The Provincial Archives for the province of Trento have been very active in working to digitise pergamene of the parishes and comuni throughout Trentino. If you search for a specific parish, comune or surname in their online catalogue, you might discover pergamene written by your notary ancestor. While most of the digital images are NOT yet available online, you can obtain copies of those of interest if you personally the Provincial Archives in Trento. You can search their inventory at https://www.cultura.trentino.it/archivistorici/sistema/semplice.

You might also find some ORIGINAL notary records at ‘Sala Trentina’ at the Trento Municipal Library (Biblioteca Comunale di Trento). On my last trip, I found a legal dispute from 1618 over an unpaid dowry between one of my Onorati ancestors and his wife’s brothers. Apparently, their father died shortly after the wedding, and the brothers didn’t bother to make good on their late father’s agreement! I had originally discovered the existence of document in the catalogue at the Provincial Archives, but then learned it was actually kept at the library. It was wonderful to be able to hold the original document in my hands, and for a nominal fee the librarians made a PDF scan of it for me so I could take it home and study it.

The Mark of a Notaio

Finding an original document written by your notary ancestor is especially exciting for a family historian; not only will be able to see your ancestor’s handwriting and his signature, but also his unique notary mark.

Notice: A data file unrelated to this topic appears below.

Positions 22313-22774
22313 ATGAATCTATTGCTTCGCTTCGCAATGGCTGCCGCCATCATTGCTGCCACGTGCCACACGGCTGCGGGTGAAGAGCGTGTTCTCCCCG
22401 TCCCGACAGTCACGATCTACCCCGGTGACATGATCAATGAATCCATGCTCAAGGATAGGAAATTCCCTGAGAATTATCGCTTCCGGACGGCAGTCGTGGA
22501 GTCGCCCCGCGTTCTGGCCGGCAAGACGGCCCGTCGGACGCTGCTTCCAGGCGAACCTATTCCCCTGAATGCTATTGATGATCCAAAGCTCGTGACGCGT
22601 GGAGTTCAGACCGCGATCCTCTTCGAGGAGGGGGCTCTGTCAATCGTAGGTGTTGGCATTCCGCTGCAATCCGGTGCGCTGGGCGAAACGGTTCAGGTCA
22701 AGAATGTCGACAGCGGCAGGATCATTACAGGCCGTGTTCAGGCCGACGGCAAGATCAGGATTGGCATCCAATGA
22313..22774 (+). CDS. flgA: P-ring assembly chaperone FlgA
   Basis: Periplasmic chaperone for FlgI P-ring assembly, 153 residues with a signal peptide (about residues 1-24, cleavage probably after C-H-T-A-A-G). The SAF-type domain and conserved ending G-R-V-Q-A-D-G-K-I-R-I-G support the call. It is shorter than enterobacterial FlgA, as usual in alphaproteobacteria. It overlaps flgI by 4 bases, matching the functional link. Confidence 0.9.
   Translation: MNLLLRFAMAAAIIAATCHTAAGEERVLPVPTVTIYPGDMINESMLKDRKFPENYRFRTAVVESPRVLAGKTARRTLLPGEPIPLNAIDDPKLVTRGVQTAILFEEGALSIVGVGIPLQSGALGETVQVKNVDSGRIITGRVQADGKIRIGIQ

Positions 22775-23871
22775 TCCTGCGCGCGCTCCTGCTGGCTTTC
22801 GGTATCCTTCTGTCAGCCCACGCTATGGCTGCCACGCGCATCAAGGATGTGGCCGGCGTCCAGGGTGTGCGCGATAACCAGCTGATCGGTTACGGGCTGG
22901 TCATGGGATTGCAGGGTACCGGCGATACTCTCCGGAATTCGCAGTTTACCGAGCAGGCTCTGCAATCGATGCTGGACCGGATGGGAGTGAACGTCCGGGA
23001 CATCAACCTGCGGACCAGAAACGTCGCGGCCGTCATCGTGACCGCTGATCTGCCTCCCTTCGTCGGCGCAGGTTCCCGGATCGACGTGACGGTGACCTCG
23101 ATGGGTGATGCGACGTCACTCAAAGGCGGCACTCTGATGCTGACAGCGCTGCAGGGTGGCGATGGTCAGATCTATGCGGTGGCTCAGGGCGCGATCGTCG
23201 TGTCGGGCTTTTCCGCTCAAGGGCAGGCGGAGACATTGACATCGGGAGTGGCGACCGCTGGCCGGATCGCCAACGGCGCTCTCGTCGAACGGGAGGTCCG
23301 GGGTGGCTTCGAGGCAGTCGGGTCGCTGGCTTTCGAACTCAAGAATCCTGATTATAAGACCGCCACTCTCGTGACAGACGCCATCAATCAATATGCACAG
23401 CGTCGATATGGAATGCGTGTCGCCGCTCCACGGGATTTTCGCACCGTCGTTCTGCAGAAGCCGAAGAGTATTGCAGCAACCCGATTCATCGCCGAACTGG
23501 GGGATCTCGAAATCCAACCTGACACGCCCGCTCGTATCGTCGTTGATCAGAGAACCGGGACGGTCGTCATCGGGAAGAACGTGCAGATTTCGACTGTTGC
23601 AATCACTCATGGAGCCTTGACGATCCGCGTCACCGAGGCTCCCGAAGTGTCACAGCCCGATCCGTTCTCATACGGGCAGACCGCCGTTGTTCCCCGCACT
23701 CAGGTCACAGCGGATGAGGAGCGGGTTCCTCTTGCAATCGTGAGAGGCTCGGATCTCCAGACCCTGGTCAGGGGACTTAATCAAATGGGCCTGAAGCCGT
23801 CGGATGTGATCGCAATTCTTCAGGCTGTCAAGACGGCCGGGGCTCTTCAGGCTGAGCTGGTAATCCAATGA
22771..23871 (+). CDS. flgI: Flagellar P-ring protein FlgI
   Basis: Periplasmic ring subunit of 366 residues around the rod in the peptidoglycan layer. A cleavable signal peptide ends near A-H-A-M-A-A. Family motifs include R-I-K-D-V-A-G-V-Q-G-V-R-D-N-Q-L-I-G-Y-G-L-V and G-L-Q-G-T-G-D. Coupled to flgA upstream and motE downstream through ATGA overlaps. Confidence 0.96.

A notary mark is a combination of signature and artistic flair. This mark was handwritten, not a stamp, as it would be today. Each mark was as individual as the person using it, making it difficult (if not impossible) to be imitated or forged.

On a recent trip to the Provincial Archives in Trento, I obtained digital images of several interesting notary marks made by my own ancestors, as well as a few of my clients’ ancestors. Personally, I get a thrill when I look at these little works of art, some of which were drawn half a millennium ago.

Notary Mark 11521 notary mark of Sebastiano Genetti of CastelfondoClick on image to see it in full size.

This notary mark is from a document written in 1521 by Sebastiano Genetti, son of Giovanni, of Castelfondo in Val di Non. If you look at the end of the first line of his signature, he specifies he is authorised by the a ‘sacra imperiali’, i.e. he was a notary with imperial authority. In fact, later in his life, Sebastiano was ennobled by the Holy Roman Emperor, Massimiliano II. Sebastiano was my 11X great-grandfather.

Notary Mark 21631 - Notary Mark Marco Campi of Gallio, Santa Croce del BleggioClick on image to see it in full size.